Intended for healthcare professionals


The battle to retain GPs: why practice culture is critical

BMJ 2023; 380 doi: (Published 16 February 2023) Cite this as: BMJ 2023;380:p344
  1. Rebecca Fisher, Commonwealth Fund Harkness fellow in healthcare policy and practice1,
  2. Aoife M McDermott, Commonwealth Fund Harkness fellow in healthcare policy and practice2, professor of human resource management3
  1. 1University of California, San Francisco
  2. 2University of California, Berkeley
  3. 3Cardiff University
  1. Twitter: @becksfisher

Primary care needs to create a culture where the job satisfaction and wellbeing of staff is prioritised, say Rebecca Fisher and Aoife M McDermott

In September 2022, the Royal College of General Practitioners (RCGP) published a paper on retaining the GP workforce.1 This is a sensible priority. Recent workforce projections by the Health Foundation highlight major concerns about ongoing GP shortfalls.2 In the best case scenario, we can expect a shortage of around one out of 10 GP posts by 2030/31 (currently around one out of eight posts are vacant). In a pessimistic scenario, half of GP posts may be vacant by the end of the decade. Retaining current GPs—and increasing the time they spend providing direct clinical care—will be a key determinant of which outcome transpires.

The policy recommendations set out by the RCGP are rational and challenging. National problems—like enormous and increasing workload, staff shortages, and negative press—require national responses. Accordingly, the RCGP calls upon the government to act. But alongside this sits the suggestion that local initiatives should be developed to “improve the work environment and encourage a positive workplace culture.”

Culture is often described as “the way we do things around here.”3 It is informed by values, passed on through socialisation and brought to life in the decisions, actions, and behaviours of organisational members. Importantly, culture change is not a goal in itself, but a tool for supporting key organisational goals.4 In primary care, practice cultures need to prioritise retention as a shared and valued outcome, encouraging and enabling staff to have this at the forefront of their day to day thinking and actions.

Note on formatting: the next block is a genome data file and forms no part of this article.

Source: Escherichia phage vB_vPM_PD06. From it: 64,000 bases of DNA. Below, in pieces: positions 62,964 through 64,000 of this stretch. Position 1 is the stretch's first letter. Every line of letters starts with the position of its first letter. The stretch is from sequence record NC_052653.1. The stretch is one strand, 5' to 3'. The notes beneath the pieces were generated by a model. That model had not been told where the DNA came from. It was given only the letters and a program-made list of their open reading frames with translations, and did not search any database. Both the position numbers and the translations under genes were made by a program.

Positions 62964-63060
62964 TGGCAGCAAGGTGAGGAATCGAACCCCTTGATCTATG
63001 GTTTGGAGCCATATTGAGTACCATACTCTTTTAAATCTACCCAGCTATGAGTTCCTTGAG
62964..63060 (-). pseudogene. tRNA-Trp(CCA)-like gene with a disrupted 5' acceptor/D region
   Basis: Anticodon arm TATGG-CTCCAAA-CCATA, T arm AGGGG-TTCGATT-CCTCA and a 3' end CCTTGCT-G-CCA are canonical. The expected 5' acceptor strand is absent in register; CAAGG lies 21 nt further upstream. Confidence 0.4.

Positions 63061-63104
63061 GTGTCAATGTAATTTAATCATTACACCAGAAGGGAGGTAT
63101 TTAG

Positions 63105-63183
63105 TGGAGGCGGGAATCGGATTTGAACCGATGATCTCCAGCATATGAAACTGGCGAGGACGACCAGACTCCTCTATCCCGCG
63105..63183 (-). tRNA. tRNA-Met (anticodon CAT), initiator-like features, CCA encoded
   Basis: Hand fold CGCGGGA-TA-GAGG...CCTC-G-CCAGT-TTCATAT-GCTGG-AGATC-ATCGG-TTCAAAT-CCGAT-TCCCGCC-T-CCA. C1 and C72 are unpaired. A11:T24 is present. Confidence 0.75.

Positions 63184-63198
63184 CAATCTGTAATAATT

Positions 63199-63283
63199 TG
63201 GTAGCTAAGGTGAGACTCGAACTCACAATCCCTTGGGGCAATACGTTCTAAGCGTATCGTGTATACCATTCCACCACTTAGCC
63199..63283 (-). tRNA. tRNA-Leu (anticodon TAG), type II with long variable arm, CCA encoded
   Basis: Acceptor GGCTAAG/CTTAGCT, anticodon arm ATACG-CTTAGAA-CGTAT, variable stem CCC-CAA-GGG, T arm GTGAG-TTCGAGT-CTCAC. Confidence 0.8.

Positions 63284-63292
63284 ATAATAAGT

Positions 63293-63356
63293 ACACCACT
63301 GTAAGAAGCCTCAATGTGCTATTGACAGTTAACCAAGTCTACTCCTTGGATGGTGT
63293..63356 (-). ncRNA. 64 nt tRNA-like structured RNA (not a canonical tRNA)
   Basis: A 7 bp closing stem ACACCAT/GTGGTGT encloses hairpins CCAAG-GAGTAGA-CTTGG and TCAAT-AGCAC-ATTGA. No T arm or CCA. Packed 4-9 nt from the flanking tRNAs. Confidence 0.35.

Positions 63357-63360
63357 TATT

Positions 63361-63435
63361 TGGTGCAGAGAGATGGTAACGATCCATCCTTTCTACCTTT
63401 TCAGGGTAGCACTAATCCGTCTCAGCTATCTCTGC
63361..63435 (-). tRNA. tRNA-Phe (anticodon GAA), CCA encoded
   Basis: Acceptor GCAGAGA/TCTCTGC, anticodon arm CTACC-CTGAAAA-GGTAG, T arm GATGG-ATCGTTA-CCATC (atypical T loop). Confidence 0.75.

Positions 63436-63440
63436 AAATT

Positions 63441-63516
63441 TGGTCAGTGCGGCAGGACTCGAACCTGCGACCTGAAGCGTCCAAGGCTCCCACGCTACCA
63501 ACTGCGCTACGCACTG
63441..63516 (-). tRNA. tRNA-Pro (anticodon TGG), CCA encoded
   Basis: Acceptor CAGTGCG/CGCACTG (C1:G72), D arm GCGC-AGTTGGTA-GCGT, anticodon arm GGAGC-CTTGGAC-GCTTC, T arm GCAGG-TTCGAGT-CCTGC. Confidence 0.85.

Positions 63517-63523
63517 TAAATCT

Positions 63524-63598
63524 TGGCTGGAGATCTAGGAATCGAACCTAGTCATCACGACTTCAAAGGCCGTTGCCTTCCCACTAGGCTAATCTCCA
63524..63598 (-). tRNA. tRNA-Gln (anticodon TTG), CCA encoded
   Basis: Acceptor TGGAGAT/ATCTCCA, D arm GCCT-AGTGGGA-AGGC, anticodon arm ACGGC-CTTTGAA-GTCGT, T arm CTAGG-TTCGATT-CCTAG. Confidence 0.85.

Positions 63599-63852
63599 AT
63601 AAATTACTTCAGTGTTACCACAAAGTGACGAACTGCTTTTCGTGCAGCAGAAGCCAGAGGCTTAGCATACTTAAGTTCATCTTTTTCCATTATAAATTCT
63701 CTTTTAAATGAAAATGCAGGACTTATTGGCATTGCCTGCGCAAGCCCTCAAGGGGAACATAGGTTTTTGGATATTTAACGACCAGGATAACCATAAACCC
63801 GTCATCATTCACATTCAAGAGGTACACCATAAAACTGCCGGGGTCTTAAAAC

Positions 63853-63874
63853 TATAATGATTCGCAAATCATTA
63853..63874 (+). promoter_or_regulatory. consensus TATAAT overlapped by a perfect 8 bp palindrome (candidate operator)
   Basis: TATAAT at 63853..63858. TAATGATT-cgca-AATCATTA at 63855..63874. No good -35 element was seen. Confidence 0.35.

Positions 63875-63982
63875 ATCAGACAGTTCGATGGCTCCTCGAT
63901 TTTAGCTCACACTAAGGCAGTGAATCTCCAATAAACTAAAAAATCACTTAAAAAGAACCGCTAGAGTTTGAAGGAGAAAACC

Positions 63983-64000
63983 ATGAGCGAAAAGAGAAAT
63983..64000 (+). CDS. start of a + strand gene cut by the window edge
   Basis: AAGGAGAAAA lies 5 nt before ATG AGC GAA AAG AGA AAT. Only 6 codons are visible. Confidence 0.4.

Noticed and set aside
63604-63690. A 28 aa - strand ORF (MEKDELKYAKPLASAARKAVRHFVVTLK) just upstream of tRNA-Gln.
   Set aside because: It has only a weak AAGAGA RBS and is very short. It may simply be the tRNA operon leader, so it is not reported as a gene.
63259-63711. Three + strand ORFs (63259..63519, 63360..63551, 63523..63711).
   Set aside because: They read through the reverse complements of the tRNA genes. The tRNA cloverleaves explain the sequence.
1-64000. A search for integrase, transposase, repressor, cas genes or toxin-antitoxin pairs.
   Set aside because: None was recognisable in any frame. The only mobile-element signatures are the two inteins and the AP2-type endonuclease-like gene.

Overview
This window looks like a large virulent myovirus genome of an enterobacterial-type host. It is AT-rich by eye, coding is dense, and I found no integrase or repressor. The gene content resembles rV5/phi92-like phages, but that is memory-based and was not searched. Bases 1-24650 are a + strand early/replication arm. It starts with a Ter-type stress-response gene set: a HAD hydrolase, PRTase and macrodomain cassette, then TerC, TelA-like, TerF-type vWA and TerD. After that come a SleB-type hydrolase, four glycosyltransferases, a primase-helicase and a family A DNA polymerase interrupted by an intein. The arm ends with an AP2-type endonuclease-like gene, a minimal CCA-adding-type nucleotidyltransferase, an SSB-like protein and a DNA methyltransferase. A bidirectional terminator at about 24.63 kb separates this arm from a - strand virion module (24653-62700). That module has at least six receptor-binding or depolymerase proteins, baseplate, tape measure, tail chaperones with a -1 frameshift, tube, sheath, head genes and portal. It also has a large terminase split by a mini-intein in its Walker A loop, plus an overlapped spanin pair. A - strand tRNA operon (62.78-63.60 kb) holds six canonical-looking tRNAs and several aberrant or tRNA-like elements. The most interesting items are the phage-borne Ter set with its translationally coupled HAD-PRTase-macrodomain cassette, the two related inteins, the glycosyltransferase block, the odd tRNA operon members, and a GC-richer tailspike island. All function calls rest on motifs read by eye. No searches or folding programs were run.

How can we change culture to prioritise retaining GPs?

Evidence strongly supports the RCGP’s focus on work environment and workplace culture. Key factors shaping staff turnover include satisfaction with work itself, with supervisors, and with coworkers. A common thread that underpins all this is the importance of enabling relationships and connection at work.5

Relationships with patients

An important source of dissatisfaction for GPs is the lack of time they have to spend with patients.6 Trusting relationships between patients and their doctors are associated with a range of benefits, including better health outcomes, better patient experience, lower mortality rates, and higher clinician satisfaction.78910 Offering a greater volume of shorter appointments may seem reasonable in the context of soaring demand and pressure to improve access, but risks undermining job satisfaction and GP retention. Prioritising retention therefore requires practices to act in ways that enhance the provision of relationship based care.

Relationships with peers